- When creating figures:
- The Bulletin will be published online, and can display figures (graphs, pictures) in color.
- Figures should be emailed as individual image files (jpg, emf, png, tif), named as, “Simone-Figure-1”, for example, where Simone is the primary author’s last name.
- Graphs should be saved as at least 300 DPI, and pictures at least 72 DPI; creating content in PowerPoint is not preferred due to low quality resolution once it’s saved as an image file; rather, using vector‐based software such as Adobe Illustrator is preferred. Many FREE alternatives to Adobe Illustrator exist. If PowerPoint is necessary, be sure that when the figure is inserted into a word document and sized appropriately it does not appear pixelated.
- Captions should come after the references section and be 9-point Calibri font and fully justified.
- Make sure that axes titles and labels are large enough that when the figure is scaled down to fit the page, labels will be readable. For example, if you create a figure in SigmaPlot, you may need to use a font size of 14 or 18 point.
- Figures should be able to stand alone, meaning the caption should succinctly include all the information necessary for the reader to understand figure.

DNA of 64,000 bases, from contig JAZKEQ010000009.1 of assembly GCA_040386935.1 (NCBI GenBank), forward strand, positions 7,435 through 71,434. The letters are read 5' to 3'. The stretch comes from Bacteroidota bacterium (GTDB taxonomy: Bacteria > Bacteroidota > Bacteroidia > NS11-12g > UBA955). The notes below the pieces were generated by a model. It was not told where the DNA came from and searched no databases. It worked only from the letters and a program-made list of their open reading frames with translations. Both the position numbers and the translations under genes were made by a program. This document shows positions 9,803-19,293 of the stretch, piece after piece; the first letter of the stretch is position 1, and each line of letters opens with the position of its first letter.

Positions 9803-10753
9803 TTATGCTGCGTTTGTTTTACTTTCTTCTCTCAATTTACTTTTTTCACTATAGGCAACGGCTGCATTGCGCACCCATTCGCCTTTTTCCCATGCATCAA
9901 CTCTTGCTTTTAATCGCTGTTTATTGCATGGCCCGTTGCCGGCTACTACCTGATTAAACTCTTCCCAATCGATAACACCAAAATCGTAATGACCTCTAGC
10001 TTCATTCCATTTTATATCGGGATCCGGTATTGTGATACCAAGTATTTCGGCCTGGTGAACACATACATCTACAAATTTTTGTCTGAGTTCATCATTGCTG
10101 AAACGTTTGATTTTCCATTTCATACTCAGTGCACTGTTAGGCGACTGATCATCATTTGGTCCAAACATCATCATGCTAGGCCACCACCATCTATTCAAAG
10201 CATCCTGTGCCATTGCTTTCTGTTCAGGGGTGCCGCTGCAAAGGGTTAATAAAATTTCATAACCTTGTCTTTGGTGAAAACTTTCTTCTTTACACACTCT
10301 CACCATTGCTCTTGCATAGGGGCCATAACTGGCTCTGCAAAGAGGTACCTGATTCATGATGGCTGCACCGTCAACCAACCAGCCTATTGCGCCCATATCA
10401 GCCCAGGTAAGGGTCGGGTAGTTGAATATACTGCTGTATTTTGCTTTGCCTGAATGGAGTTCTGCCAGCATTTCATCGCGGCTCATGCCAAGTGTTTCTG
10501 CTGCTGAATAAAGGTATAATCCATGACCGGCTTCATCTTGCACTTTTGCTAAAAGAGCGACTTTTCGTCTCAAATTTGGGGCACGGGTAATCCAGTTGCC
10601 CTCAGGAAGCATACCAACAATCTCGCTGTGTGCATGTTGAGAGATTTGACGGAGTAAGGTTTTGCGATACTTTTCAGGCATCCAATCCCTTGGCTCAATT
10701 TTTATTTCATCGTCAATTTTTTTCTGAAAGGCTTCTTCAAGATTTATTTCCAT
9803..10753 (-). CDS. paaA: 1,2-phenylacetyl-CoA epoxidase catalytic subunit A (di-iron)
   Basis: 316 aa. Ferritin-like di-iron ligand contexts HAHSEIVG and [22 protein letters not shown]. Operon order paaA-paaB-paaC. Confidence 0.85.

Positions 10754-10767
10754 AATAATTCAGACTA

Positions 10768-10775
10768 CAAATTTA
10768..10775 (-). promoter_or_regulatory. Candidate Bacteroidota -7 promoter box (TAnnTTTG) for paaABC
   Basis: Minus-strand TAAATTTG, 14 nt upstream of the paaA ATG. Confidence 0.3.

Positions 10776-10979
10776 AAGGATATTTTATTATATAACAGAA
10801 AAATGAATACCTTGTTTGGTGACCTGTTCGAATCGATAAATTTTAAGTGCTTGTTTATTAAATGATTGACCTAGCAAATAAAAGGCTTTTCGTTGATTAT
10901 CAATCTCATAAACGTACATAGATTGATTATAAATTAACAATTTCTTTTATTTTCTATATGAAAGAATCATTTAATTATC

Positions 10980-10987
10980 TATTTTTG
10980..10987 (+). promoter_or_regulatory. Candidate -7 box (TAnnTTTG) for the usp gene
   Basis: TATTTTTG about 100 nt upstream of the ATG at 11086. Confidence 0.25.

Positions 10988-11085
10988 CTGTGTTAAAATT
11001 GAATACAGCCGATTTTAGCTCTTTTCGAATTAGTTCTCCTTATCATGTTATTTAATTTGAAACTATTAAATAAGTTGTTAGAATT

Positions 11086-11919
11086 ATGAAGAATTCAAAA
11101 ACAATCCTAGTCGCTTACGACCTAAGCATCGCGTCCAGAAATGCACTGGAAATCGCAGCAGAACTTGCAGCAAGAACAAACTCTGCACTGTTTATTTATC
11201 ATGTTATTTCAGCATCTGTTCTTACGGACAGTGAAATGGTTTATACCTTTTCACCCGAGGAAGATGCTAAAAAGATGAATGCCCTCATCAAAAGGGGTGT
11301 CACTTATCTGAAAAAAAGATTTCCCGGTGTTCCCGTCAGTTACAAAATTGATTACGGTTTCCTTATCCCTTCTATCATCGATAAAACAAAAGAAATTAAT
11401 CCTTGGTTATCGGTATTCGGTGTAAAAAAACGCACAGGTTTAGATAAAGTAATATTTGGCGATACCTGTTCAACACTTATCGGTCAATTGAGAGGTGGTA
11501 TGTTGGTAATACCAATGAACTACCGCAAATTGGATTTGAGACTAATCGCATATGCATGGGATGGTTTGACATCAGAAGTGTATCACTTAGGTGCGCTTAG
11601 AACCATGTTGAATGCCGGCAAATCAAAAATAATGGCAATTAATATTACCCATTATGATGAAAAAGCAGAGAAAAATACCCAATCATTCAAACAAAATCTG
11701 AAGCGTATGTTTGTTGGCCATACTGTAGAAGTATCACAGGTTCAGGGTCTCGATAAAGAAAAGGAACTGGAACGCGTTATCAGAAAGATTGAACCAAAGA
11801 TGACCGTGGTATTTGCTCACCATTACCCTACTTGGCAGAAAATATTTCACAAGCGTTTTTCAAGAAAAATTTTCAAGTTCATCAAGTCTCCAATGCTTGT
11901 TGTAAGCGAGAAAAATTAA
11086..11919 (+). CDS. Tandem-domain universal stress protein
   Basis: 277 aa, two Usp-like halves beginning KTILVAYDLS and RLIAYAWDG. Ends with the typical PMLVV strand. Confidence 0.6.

Parts of the Paper
The paper should be 2,500 words or less, not counting references, tables, and figures.
A title of 90 characters or less (including spaces).
Include author first and last name, affiliation, and department of affiliation (if applicable). Also identify the corresponding author if there is more than one author.
In 250 words or less, summarize the report. Include the basic problem, why it’s important to Arkansas, what’s the research question, what’s the objective(s) of the research, brief description of methods, specific results, and conclusions or recommendations to water managers.
Include 3 to 5 bulleted statements of 25 words or less that concisely describe the overall importance, applicability, or impacts of the research.
This is where you really get to capture the reader’s attention and set up the story you’re about to tell. The introduction should start fairly broadly by describing the general topic and problem. References to the literature should be used to describe what’s already known about the topic, but also to show what the knowledge gap is that your research will address.